Figure 2. a: Seedling with cotyledons still encased in the pericarp and synthesizing chlorophyll. Root tip beginning to differentiate and root hairs elongating; b: Seedlings anchored to the soil by the primary root and root hairs spread out across the soil surface black (arrow). Cotyledons emerging from pericarp; c: Cotyledons enlarging and becoming photosynthetic as root hairs spread out across the soil surface (white arrow).

Figure 3. Comparison of seedlings showing growth of the primary root relative to the hypocotyl and cotyledons and development of the root hairs along the primary root axis.

3.2. Horseweed Seed Germination Requirements

The field capacity of the local field soil was found to be 3 ml water per 16 g soil. Horseweed seed germinated readily in tap water or on the soil surface when soil moisture exceeded the field capacity (Table 1). Radicle emergence began between 18 and 30 hours after initiation of imbibition in water or on soil at 1.5 X field capacity. Water levels at or below field capacity reduced germination (Table 1). Germination was greatest in white light and was much reduced in the dark (Table 1). These results indicate that in nature the initial stages of seedling growth and establishment may be delayed by lack of adequate moisture at the earliest stages of establishment resulting in a sparse stand. If drying conditions persist, then the growth may be inhibited to the point of death. Without adequate moisture, the root hairs being fragile single cells will become dehydrated and the root will be deprived of moisture to elongate. From a management perspective, in fields having high horseweed populations, extending the drying period after a rain event before tillage may help reduce infestations by severing root contact with the soil.

3.3. Seedling Response to Dehydration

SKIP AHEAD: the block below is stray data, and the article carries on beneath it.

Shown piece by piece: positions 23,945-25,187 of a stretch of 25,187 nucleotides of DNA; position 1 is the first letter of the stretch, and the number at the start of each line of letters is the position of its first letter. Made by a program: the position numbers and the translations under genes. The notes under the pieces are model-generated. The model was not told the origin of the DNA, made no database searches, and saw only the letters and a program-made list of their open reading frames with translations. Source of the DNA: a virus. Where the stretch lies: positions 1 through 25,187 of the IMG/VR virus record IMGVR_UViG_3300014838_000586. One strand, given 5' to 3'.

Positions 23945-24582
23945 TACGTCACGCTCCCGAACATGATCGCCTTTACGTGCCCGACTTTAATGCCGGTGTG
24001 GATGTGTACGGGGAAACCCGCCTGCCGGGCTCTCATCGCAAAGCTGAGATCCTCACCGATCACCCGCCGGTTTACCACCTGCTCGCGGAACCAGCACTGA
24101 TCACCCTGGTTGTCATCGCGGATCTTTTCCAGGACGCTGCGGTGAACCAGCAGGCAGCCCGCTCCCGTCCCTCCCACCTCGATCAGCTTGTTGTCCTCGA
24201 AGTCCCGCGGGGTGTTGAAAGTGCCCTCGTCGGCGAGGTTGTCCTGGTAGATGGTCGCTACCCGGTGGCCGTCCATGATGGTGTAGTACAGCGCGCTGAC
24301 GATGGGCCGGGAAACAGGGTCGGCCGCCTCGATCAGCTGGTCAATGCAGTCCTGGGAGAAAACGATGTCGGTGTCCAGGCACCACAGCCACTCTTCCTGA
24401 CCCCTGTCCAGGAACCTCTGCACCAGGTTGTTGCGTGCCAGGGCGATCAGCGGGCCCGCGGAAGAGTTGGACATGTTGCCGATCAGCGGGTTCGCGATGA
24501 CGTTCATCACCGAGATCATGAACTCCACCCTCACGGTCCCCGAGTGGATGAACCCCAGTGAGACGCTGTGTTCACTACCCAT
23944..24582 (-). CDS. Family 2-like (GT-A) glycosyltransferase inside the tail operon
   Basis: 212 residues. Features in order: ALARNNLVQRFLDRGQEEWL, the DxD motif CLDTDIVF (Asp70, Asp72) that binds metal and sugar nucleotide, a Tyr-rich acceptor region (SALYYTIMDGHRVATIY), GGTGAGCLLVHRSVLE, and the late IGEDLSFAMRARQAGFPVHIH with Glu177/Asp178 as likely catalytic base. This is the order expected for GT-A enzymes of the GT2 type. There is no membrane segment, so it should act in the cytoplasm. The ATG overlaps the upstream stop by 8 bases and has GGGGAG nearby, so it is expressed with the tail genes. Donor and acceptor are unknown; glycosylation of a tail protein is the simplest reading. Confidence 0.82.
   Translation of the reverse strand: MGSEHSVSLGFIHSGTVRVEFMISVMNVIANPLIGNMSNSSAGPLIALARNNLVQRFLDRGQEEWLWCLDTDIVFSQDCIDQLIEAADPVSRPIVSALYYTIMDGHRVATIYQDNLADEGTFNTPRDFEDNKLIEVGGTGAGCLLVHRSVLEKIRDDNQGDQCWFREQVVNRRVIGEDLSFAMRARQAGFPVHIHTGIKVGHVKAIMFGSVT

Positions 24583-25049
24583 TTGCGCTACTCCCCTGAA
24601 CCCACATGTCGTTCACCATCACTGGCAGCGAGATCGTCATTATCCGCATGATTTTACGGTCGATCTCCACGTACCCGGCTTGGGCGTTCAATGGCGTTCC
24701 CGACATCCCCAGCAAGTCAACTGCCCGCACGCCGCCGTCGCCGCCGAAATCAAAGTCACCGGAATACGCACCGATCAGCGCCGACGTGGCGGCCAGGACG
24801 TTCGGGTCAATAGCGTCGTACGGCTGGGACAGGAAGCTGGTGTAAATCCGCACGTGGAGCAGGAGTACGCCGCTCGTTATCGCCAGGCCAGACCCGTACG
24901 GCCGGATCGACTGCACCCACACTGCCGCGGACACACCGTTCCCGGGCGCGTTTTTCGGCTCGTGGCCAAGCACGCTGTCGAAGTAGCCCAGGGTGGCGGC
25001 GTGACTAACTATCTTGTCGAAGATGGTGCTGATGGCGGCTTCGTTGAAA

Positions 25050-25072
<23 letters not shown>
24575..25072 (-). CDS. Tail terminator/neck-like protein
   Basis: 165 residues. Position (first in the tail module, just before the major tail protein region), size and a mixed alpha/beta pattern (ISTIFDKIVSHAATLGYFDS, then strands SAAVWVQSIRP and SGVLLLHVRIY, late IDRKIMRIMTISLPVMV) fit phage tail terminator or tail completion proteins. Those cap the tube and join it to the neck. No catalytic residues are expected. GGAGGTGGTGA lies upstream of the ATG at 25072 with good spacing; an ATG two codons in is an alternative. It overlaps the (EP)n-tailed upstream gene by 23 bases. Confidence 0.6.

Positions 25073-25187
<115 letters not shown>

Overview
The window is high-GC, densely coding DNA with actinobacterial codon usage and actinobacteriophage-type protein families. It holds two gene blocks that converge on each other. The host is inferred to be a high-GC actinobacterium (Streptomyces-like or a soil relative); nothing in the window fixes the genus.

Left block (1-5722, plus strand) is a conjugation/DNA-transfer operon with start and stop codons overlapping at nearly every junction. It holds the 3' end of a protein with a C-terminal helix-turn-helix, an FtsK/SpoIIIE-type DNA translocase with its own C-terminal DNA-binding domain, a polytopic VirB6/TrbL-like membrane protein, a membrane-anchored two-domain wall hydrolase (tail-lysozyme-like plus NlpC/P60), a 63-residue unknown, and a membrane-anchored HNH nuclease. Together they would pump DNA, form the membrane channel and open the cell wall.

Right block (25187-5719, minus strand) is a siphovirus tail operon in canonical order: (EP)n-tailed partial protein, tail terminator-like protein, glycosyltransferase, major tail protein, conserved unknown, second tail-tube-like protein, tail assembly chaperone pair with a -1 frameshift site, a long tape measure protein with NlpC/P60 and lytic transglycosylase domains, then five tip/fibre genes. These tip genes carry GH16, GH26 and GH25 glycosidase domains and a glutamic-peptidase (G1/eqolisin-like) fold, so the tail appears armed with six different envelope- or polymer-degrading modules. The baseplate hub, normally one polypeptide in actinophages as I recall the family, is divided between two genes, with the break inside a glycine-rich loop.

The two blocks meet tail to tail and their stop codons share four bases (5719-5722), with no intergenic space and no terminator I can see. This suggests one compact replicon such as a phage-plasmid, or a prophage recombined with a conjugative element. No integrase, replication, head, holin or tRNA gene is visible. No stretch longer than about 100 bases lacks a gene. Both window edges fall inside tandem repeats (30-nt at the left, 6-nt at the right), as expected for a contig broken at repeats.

The drying rate of soil at 1.5 X field capacity was 0.195 ml water lost per hour (P < 0.0001) and by 24 hours after removing Petri dish lids, soil lost 4.56 ml water. After germination, seedlings were very susceptible to dehydration. Desiccation treatments (drying dishes without sealed lids in the air for 24 to 96 hours before rehydration to 1.5 X of field capacity) resulted in nearly complete seedling death between 24 and 48 hours after exposure to drying (Figure 4). These data showed that at 24 hours post dehydration seedling viability could be re-established whereas between 48 to 96 hours seedling death was greater than 95%. The soil in the Petri dishes dried within 24 hours following removal of lids by visible estimation and measurement of Petri dish weight. This sensitivity to dehydration was similar for plants that were either 48, 72 or 96 hours old and

Table 1. Effects of light and water levels on percentage germination of horseweed seeds in water or on soil hydrated at, above and below field capacity (2 ml, 3 ml (field capacity) and 4.5 ml per 16 g soil in 5 cm diameter Petri dishes) in the dark or under white fluorescent light (63 µmol·m−2·s−1) at 48 hours after onset of imbibition. Within columns, values followed by the same letter were not significantly different at P ≤ 0.05.

Figure 4. Box plot of the effect of dehydration and rehydration on survival of horseweed seedlings. 48 and 96 hours (two and four day) old seedlings were desiccated for 24, 48, 72 and 96 hours at which time soil was rehydrated to 1.5 X field capacity and dishes were covered and sealed with Parafilm. Dishes were seeded with 6 mg of seed mass (approximately 100 achenes) and seed number per dish was immediately determined by counting seed under the microscope. 96 hours after rehydration percentage survival was determined. Results between experiments were not significantly different (P > F = 0.22) so data were combined. The F value for duration of dehydration was F 156 (Prob > F 0.0001).

indicated that older seedlings were not more resilient to dehydration. These data indicated that the combined effect of a shallow tillage event to dry soil and a sufficient soil drying period after dislodging seedlings from the soil may improve horseweed control in infested fields. Tillage should be avoided right before a rain event to prevent rehydration, resumption of growth and seedling re-establishment.

3.4. Horseweed Management